So on Day 1, the main question in the first half of the day was: “What do you actually want, and why do you want it?” + “What’s been holding you back from getting it?” I ask myself the first half of this quite a lot anyway while journaling, but the second half was new. I realised after doing some introspection during the event, that there are a few patterns that hold me back.
1 – Fear of Failure – The classic one. I realised that I tend to avoid setting ambitious or hard goals because of a fear of failure, or more accurately, a fear of feeling disappointed. What’s great about this is that I focus on goals that I can control, and focus on enjoying the process of doing them, but a challenge with this pattern is that it encourages me to stay broadly within my comfort zone.
2 – Avoidance of Discomfort – Speaking of, I realised that I do a lot to avoid the feeling of pain or discomfort. On one level, this is natural – we’ve evolved to do whatever we can to avoid pain. But the issue with it is that growth often comes from discomfort or pain. This props up all the time when I’m working out – I’ll avoid pushing myself, and sometimes even not complete the workout, because I’m reluctant to push myself into an area of discomfort. I hadn’t quite realised that this was my pattern, and it’s one I’m committed to changing.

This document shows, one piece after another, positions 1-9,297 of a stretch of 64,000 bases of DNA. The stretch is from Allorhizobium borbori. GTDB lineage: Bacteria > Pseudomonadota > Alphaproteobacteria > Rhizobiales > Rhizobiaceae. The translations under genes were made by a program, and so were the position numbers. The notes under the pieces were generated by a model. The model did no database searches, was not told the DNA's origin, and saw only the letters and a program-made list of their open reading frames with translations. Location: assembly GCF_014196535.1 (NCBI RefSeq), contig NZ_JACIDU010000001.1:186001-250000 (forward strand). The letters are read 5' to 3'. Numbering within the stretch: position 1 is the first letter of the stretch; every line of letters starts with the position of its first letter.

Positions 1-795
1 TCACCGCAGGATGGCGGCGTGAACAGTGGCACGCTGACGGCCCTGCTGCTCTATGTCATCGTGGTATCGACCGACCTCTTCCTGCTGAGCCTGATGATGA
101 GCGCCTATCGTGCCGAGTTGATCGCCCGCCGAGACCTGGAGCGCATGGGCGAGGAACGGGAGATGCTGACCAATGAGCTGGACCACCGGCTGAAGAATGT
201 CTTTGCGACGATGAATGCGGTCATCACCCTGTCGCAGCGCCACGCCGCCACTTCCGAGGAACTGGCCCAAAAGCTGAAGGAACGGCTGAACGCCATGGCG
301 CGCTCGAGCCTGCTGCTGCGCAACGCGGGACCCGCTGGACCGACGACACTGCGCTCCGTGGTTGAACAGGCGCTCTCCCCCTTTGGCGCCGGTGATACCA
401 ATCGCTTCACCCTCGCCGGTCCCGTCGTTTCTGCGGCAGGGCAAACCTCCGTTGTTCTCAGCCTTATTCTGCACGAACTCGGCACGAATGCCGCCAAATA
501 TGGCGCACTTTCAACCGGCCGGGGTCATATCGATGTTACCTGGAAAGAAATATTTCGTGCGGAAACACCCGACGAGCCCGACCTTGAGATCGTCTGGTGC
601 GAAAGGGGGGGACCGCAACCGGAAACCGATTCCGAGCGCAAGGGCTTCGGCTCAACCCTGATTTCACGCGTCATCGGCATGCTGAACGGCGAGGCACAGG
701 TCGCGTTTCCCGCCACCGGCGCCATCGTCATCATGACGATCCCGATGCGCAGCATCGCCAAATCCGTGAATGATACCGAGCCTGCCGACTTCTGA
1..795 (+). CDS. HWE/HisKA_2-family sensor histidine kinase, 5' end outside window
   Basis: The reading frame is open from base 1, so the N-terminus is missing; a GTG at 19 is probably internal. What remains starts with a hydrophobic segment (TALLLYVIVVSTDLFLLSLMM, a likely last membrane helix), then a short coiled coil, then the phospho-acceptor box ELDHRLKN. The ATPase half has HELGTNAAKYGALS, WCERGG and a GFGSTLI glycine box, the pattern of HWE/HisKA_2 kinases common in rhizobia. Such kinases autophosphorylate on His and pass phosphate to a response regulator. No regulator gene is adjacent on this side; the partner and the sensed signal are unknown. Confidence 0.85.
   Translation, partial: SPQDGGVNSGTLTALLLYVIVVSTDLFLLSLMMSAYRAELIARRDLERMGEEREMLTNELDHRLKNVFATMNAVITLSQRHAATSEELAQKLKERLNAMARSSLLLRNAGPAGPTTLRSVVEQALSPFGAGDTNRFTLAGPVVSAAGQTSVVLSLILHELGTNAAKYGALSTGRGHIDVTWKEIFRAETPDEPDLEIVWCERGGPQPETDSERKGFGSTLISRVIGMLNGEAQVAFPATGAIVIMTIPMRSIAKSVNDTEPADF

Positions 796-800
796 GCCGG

3 – Fear of Being Disliked – I realised that a lot of my behaviour is motivated by trying to get people to like me more, or trying to avoid the disapproval of others. This is great because arguably, my need to be liked or admired or appreciated directly led to me starting my YouTube channel and spending the last 7+ years of my life focused on teaching others. But what’s challenging about it is that I often hold myself back from sharing my true feelings, and from having tough conversations, and from setting healthy boundaries. I tend to avoid conflict, and I’m often overly affected by seeing negative comments on the internet, or negative-tinged replies to these emails…
Start with “What’s Great About That?”
There’s a big focus on positivity, gratitude and appreciation. One of the tangible takeaways from this is when discussing our own weaknesses or negatives (or indeed, when thinking or talking about anything at all), we might train ourselves to ask “What’s great about that?”